Existence and severity of nausea and vomiting in pregnancy (NVP) with different partners

T. R. Einarson, Y. Navioz, C. Maltepe, A. Einarson, G. Koren

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17 Scopus citations


Nausea and vomiting in pregnancy (NVP) is a widespread condition which may impact on the quality of life. Our objective was to understand the role of the placenta, which is mostly made up of fetal cells, in NVP. We examined the relationship between NVP and different partners in the same women. If a paternal contribution to placental function affects NVP, this could shed light on the genetics of the most common condition in pregnancy. We assessed nausea and vomiting in two groups of 100 women counselled by the Motherisk Program in Toronto, using a score from 1 (none) to 5 (severe with hyperemesis). The first group had ≥2 pregnancies with the same partner; the second had ≥2 pregnancies with ≥2 partners. Scores were averaged across pregnancies, partners and overall. Regression was used to separate numbers of pregnancies and partners. The 100 women having one partner reported an average score of 3.1 in their 261 pregnancies, which was similar to the score of 3.0 in 319 multi-partner pregnancies (p = 0.508). There was a positive (but weak) correlation between gravidity and NVP score (Spearman's rho = 0.21, p < 0.001) but not between partner and score. There was a linear increase in scores from 2.7 in the first pregnancy, to 4.0 in the tenth (rho = 0.948, p < 0.01). After controlling for number of pregnancies, number of partners was not associated with NVP scores (p = 0.302). NVP severity tends to increase with each successive pregnancy. Different partners have no impact on NVP severity.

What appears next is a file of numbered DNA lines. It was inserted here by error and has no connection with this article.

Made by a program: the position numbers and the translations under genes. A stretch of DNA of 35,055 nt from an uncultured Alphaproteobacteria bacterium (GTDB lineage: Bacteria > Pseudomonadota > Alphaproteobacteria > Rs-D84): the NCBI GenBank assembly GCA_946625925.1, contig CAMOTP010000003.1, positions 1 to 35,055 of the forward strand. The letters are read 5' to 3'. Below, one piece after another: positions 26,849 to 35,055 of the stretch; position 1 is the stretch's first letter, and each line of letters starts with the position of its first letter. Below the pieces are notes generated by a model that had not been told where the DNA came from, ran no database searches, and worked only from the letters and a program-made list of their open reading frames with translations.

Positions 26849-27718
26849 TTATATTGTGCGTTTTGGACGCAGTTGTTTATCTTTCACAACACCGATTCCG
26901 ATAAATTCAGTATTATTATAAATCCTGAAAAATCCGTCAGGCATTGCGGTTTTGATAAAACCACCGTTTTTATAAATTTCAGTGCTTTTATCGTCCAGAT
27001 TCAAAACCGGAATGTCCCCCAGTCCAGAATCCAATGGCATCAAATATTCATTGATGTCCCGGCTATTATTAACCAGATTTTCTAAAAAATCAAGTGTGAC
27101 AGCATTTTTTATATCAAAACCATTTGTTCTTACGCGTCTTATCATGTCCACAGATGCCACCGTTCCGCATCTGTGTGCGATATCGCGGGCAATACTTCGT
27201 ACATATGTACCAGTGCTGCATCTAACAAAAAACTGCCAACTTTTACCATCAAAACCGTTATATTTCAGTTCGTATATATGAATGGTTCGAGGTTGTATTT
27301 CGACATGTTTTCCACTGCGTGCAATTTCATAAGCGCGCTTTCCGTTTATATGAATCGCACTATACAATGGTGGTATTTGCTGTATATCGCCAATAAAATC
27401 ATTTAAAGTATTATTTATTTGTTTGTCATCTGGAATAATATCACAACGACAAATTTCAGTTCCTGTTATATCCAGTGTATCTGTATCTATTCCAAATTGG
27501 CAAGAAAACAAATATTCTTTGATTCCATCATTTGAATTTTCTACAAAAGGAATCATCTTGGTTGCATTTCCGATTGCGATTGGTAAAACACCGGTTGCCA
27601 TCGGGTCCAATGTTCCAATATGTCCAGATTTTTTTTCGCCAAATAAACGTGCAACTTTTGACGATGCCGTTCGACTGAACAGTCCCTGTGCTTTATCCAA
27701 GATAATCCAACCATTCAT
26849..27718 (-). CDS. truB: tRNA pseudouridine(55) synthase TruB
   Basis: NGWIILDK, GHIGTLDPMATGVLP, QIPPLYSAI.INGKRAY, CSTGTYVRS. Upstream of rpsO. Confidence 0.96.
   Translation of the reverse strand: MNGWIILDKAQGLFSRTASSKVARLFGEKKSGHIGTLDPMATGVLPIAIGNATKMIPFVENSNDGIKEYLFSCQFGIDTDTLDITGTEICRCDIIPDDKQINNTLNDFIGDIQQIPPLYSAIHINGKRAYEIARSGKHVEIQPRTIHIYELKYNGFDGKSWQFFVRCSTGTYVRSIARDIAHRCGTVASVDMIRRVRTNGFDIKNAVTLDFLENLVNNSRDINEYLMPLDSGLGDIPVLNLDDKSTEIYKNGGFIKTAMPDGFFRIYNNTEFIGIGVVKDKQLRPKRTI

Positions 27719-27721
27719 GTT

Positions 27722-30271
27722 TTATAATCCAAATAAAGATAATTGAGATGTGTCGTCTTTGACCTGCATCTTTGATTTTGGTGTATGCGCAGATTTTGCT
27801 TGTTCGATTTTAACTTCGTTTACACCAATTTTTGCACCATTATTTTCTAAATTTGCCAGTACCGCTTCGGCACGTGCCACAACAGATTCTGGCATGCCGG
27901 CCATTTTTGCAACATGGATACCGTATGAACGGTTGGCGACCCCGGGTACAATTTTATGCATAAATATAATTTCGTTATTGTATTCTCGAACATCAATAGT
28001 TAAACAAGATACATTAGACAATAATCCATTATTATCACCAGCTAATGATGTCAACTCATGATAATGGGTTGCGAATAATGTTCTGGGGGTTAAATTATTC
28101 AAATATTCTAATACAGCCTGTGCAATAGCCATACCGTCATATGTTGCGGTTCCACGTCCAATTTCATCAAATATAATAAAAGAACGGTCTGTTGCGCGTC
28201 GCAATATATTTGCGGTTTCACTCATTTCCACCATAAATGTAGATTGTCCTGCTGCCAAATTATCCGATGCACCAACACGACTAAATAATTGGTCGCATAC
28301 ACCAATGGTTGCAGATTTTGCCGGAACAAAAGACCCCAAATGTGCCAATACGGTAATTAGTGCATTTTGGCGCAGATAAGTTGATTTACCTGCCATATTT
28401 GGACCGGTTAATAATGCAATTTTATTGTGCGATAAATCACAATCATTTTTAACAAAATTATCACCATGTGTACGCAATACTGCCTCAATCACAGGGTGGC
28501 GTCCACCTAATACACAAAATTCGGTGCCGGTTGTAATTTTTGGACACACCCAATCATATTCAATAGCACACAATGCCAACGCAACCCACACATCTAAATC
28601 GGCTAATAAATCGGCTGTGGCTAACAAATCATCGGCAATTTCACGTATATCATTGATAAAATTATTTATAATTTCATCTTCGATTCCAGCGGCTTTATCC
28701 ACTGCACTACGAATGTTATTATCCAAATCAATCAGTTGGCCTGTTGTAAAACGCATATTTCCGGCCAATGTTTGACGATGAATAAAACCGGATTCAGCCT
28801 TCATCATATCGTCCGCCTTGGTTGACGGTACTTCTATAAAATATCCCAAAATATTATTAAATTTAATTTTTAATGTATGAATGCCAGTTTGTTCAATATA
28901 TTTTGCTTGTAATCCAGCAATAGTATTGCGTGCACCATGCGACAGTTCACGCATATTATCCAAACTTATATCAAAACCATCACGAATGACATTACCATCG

Original languageEnglish
Pages (from-to)360-362
Number of pages3
JournalJournal of Obstetrics and Gynaecology
Issue number4
StatePublished - 2007
Externally publishedYes


  • Nausea
  • Paternal
  • Pregnancy
  • Vomiting


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